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Gotta wear shades
There's some good stuff to take away from Boeing's third quarter earnings report today. And continuing good news perhaps for the local sunglasses business, too. I'll explain that in a minute.
But first, what the Boeing 3Q report essentially says about our commercial airplanes business is that the outlook remains strong.
We delivered 62 airplanes during a quarter in which we had to shut down production during a strike. That's compared to the 3Q of 2004 in which we delivered 67 airplanes. A lot of people have been asking exactly what impact the strike had on production. The answer is we had to defer 21 deliveries during the third quarter and will see a few more airplanes affected in the fourth quarter.
On the orders front, we saw 199 net orders this past quarter. Our total net orders through the end of the third quarter were 616 airplanes, a phenomenal number. That's three times as many orders as we had for the first nine months of 2004. You can see the updated orders and deliveries numbers on the Boeing Website.
So, you can't deny we've seen a lot of momentum this year. The 787 program has been winning a number of key customers. Since launch, we've captured 295 orders and commitments for Dreamliners from 24 customers - with Air New Zealand announcing two more just yesterday. There is continued strong interest as well in our 737 and 777 families.
This is all happening in the backdrop of a very mixed airline business climate. In some parts of the globe, mushrooming economies and increased travel are spurring airlines to expand or renew their fleets. But we've also seen how higher fuel prices are playing havoc with profits, especially here in the U.S.
Given that, Boeing forecasts a year-end total of approximately 290 airplane deliveries for 2005. That's up from the 285 deliveries in 2004, but lower than our previous guidance of 320 deliveries, due essentially to the production stoppage last month.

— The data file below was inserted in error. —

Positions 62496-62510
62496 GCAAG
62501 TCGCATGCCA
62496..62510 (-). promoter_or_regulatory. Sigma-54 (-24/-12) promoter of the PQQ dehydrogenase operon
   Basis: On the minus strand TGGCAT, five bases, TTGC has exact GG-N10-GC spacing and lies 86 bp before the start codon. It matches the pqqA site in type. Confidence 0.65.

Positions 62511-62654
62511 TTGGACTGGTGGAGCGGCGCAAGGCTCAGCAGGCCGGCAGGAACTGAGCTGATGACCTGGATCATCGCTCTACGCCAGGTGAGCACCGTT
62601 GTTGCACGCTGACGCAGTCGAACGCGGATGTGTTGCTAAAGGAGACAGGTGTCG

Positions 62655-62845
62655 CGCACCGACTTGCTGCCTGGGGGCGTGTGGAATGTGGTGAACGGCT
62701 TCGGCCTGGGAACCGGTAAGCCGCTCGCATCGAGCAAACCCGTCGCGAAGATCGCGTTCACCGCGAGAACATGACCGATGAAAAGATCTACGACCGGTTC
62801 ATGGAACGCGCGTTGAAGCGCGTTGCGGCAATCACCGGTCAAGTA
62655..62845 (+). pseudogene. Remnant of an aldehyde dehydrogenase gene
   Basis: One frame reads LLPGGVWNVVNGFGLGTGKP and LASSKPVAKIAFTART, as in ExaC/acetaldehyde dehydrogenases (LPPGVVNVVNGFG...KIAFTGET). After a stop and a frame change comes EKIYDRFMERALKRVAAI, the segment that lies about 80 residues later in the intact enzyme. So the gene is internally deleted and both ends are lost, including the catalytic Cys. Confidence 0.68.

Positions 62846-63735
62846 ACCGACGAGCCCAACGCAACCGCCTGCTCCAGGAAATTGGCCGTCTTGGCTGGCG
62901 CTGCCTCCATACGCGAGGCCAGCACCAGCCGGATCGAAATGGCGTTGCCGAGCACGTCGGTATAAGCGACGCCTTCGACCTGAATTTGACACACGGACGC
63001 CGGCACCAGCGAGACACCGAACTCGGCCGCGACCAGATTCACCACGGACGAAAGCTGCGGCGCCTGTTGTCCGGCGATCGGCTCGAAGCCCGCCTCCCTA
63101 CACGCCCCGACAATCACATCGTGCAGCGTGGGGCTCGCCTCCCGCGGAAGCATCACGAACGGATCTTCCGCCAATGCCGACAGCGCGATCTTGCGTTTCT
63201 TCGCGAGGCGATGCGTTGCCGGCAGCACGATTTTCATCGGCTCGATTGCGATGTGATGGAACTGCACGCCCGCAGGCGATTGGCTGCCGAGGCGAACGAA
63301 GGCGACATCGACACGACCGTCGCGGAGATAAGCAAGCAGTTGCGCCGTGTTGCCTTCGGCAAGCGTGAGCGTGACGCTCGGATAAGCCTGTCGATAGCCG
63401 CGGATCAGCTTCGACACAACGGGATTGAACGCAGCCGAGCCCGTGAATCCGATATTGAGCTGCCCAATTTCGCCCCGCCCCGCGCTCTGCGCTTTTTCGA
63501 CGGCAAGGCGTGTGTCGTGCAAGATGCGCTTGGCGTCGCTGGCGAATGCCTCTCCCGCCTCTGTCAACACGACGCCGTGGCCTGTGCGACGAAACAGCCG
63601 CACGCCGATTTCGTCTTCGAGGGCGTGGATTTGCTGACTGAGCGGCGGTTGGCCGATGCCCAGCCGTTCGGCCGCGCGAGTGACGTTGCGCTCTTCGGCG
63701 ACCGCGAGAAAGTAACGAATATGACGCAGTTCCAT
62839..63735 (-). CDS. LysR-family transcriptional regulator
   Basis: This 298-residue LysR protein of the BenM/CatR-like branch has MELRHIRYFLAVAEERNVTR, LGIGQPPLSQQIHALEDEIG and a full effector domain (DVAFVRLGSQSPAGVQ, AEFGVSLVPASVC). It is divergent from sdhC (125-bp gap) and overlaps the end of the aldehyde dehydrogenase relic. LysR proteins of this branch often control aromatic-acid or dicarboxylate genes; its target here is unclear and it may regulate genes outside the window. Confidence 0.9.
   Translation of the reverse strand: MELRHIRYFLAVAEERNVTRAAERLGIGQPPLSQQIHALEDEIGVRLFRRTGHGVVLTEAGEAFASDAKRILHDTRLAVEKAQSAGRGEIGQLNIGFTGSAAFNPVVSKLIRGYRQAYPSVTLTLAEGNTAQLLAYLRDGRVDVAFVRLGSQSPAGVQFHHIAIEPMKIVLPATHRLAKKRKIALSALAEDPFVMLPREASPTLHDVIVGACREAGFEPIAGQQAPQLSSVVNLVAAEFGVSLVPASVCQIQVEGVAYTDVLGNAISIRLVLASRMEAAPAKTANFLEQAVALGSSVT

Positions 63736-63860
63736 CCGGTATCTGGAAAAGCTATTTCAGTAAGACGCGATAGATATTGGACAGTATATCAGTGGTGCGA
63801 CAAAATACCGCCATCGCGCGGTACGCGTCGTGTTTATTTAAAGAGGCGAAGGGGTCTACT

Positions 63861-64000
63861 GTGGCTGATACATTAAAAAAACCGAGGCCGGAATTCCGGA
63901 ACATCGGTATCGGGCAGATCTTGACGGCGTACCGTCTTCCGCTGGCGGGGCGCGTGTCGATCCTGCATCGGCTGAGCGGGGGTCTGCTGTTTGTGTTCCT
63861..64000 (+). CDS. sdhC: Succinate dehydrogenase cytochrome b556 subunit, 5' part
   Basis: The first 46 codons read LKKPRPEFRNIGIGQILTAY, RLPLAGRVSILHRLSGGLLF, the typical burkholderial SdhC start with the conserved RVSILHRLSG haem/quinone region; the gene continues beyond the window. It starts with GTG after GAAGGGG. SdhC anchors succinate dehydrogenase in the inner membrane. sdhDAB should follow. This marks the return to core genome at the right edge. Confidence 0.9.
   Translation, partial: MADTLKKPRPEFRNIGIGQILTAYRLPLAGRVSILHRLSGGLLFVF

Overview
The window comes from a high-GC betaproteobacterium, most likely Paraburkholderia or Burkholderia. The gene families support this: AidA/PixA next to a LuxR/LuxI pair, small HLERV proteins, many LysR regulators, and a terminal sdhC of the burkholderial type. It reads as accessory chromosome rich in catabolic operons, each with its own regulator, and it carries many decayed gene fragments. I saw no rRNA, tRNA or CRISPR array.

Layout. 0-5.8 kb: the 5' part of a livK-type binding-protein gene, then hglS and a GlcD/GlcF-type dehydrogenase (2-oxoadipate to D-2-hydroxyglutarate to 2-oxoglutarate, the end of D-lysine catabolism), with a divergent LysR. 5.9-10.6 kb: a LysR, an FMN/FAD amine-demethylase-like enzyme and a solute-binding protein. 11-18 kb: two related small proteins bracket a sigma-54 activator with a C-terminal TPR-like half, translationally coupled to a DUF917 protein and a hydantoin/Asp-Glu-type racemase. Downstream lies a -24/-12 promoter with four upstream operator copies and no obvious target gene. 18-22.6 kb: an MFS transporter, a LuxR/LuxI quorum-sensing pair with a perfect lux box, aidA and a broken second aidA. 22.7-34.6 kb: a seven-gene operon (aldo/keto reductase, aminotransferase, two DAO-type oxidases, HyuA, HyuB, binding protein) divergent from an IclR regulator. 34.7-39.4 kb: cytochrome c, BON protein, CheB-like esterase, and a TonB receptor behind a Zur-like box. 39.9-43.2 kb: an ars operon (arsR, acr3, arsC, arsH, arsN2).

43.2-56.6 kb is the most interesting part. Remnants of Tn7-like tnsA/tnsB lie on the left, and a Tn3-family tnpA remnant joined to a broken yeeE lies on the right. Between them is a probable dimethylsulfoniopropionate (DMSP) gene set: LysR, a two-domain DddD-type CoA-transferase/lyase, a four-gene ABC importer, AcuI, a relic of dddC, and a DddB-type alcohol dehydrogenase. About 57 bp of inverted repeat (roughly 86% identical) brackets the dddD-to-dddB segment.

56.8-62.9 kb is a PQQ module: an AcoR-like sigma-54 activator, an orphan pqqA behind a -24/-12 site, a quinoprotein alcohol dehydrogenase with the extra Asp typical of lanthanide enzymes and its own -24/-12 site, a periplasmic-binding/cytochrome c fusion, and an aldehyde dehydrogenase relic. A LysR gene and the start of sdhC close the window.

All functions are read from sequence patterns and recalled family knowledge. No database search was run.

For 2006 deliveries, our forecast remains an increase to about 395 airplane deliveries, with deliveries in 2007 expected to be above the 2006 level.
We've been through a stormy period in the commercial airplanes market. Now the skies are clearing. So here in Seattle we're feeling a kind of cautious optimism. The kind you might expect you'd have in an often rainy town that nonetheless sells more sunglasses per capita than any other major city in the U.S.
Makes me think of the hit song from back in the '80s: "The Future's So Bright, I Gotta Wear Shades." I wouldn't necessarily go that far yet, but I'm keeping the sunglasses handy, for sure.
Investing in the future
I get a lot of questions when I'm out traveling around. Many times those questions begin with what you might call a "leading statement." Such as: "Airbus has developed more new and derivative airplanes than Boeing over the past 15 years." Or: "Boeing has not been investing in the future."
That perception has been changing recently, but it still persists. So, not surprisingly, when someone starts with a leading statement like that, I have to set the record straight before I answer their question.
Boeing has always invested in the future. And we continue to develop airplanes for the ever-changing needs of our customers. We do that by incorporating the latest breakthroughs in technology when they bring more value to our customers. And that goes for both derivative and all-new airplanes.
That said, has Airbus out-developed us? No. You might be surprised to know that Boeing and Airbus have each developed and launched the same number of airplanes (all-new and major derivatives) since 1989.
Now, it's important to recognize that "launch aid" from European governments allowed Airbus to rapidly develop the core of its airplane family over the last 30 years. And they are still reaping the benefits of risk-free government money today. But the real story of what happened in the last 15 years or so is often misunderstood.
Boeing and Airbus have each developed and launched six new or derivative airplanes in the past 15 years. The dates shown reflect the year each model entered into service.
With the delivery of the first A380 in late 2006, it will have been 13 years between new airplane deliveries for Airbus. Coincidentally, with the delivery of the first 787 in 2008, it will be 13 years between new deliveries for Boeing as well. The previous all-new Boeing airplane being the 777, first delivered in 1995.